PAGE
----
THE CENTER OF MONTREAL: WHORES, HOT DOGS AND OLD-MAN BARS
A partial history of the corner of St. Laurent & Ste. Catherine
by Louis Rastelli with the patrons and staff of Peter’s, and illustrations by Jean-Pierre Chansigaud
From Vol. 2 No. 3, 2002
For Montrealers, the intersection of St. Lawrence Boulevard and Ste. Catherine St. downtown has always been a special place. St. Lawrence (or St. Laurent) is of course the main street of the city, usually called simply The Main (or “La Main.” This habit goes back to when the street passed through “the main gate” of the city walls when Montreal was a walled city—roughly between 1650 and 1800. One assumes that the habit of saying “The main gate” was shortened to just “The main,” and the habit persists to this day.) For its part, Ste. Catherine St. has been a major shopping artery since the 1840s. Ever since then, for some reason, the intersection of these two streets has been the colourful heart of Montreal’s “red light” district.
The term “red light” arose around 1865, when public officials tried to restrict prostitution to specific houses where doctors could certify that the women had no VD. A red lantern in the window of a house was supposed to tell customers they could have a relatively safe good time.
The area by the end of the 1800’s was also home to many opium dens (run by the fledgling Chinese community), gambling houses, booze cans and more. There have literally been dozens of initiatives proposed to clean up the area “for good” in the past 150 years, but to this day you can still go there and buy hard drugs or cheap hookers; you can still eat the same greasy food that was served there 100 years back; you can still gaze at the same run-down buildings and run-down people who hang out there. The area is home to sex shops, live peep shows, arcades, drag cabarets, male and female strip bars, and hotels with hourly rates only. Unlike the so-called “Old Montreal” district, where old facades cover up buildings long gutted of their interiors and their character, this intersection preserves not just buildings but the people, businesses and general atmosphere of a past era.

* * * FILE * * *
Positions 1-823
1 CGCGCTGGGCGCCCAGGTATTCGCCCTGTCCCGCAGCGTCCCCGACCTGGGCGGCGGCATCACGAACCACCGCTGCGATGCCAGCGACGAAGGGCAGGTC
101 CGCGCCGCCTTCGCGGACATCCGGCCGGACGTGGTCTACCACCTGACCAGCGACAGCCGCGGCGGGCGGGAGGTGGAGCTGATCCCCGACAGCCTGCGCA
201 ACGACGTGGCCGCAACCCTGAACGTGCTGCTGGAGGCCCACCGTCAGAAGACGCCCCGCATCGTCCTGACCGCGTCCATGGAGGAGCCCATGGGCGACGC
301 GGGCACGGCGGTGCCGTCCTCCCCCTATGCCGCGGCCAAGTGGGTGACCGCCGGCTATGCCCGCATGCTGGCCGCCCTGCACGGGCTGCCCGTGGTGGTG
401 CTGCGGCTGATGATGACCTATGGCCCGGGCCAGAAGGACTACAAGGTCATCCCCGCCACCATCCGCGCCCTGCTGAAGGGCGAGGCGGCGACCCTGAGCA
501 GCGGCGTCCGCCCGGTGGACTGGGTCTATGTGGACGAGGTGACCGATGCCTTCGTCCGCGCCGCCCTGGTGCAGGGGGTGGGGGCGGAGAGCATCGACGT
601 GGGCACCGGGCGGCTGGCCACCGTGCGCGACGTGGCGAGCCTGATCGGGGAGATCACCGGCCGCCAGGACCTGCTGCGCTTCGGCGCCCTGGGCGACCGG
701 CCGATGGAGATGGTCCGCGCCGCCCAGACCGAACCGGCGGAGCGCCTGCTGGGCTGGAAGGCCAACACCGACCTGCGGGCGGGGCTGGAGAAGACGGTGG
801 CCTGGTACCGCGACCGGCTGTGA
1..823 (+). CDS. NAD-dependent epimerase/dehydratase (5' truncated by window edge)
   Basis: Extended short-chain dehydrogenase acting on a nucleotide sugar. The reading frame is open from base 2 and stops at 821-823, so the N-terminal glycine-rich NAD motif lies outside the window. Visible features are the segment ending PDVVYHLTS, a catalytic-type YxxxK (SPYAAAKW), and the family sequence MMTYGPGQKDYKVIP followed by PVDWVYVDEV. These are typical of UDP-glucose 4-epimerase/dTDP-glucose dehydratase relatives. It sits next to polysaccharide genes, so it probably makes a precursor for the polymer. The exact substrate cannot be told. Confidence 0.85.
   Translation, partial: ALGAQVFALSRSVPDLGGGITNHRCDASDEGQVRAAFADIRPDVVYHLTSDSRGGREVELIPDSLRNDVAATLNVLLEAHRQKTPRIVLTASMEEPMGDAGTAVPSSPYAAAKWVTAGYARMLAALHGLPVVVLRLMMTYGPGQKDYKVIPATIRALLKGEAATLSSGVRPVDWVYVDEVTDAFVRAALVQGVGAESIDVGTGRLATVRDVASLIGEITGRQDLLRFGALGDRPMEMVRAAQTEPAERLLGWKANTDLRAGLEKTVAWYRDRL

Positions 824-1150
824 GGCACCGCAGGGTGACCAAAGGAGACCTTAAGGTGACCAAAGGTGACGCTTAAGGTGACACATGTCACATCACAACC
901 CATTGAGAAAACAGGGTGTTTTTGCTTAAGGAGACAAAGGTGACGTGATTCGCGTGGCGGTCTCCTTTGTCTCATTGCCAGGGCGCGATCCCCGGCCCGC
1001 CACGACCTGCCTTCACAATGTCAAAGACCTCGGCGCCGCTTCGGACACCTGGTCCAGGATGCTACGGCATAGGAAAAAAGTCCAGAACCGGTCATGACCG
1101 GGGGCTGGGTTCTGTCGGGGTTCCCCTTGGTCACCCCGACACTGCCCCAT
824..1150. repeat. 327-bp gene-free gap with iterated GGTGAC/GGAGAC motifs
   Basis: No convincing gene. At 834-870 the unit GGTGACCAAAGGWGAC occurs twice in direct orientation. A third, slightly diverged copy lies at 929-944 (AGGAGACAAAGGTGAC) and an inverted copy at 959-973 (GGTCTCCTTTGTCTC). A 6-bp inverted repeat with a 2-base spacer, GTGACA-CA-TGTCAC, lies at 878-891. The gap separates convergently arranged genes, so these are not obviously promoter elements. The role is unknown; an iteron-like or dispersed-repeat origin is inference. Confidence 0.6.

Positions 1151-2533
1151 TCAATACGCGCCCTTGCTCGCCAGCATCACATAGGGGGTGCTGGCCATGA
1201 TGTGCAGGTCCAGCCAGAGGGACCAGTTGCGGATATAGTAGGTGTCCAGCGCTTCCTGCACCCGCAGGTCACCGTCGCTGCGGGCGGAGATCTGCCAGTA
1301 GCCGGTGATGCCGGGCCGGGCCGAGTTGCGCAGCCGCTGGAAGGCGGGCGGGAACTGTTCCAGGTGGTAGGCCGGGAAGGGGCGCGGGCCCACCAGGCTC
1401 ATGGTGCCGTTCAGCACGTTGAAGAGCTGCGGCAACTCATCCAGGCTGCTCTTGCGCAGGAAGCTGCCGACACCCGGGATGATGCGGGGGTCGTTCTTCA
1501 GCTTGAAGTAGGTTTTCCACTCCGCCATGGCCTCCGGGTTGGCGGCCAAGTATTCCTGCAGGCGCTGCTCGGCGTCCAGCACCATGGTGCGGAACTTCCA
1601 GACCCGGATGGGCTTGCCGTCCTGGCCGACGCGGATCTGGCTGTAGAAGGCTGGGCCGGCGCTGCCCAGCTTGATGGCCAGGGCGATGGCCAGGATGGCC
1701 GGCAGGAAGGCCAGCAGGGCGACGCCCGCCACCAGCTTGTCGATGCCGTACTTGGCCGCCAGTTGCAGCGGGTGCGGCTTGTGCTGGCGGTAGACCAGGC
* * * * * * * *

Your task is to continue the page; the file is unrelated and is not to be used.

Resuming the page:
With much new development creeping in as a result of the current building boom, and new schemes again aiming to clean up the area “once and for all,” I figured it was high time to start documenting the strip just in case they DO “clean it up” this time. I walked in to Peter’s, an “old man” bar on the strip, and got nearly a book’s worth of reminiscences of the area. What follows is derived from notes taken during several afternoons spent drinking Labatt 50 with the patrons and staff.
THE GLORY DAYS
Peter’s, also known as Panhelinon, is owned by Christo, who may be the oldest landlord on The Main. The lease (and the liquor license) has been in his name since 1949. His uncle ran a Greek restaurant in the same space from 1921 to 1947, serving beer and wine as well. Since 1947 it has had a full bar license. Some of Peter’s clients have been coming here for 40, 50 years, and some were there on the days I conducted interviews.
Christo explained that most of the buildings on this strip originally had factories on the upper floors, mostly Jewish-owned textile shops, back when St. Laurent was largely a conduit for raw materials, such as fabrics, coming from the port. (To this day, there is still quite a bit of “off the boat” wholesaling that goes on along the length of St. Laurent, from Chinatown to Little Italy to Ahuntsic seven miles north.) By the end of World War II, the bigger factories and manufacturers began moving above Ontario St. to the Plateau and Mile End districts. Many of these later factories remain in operation, while others have been converted to trendy loft spaces. By the late 40s, from Craig St. (renamed St. Antoine in the 1970s) to Ontario St., St. Laurent was filled with bars, nightclubs, booze cans and gambling dens.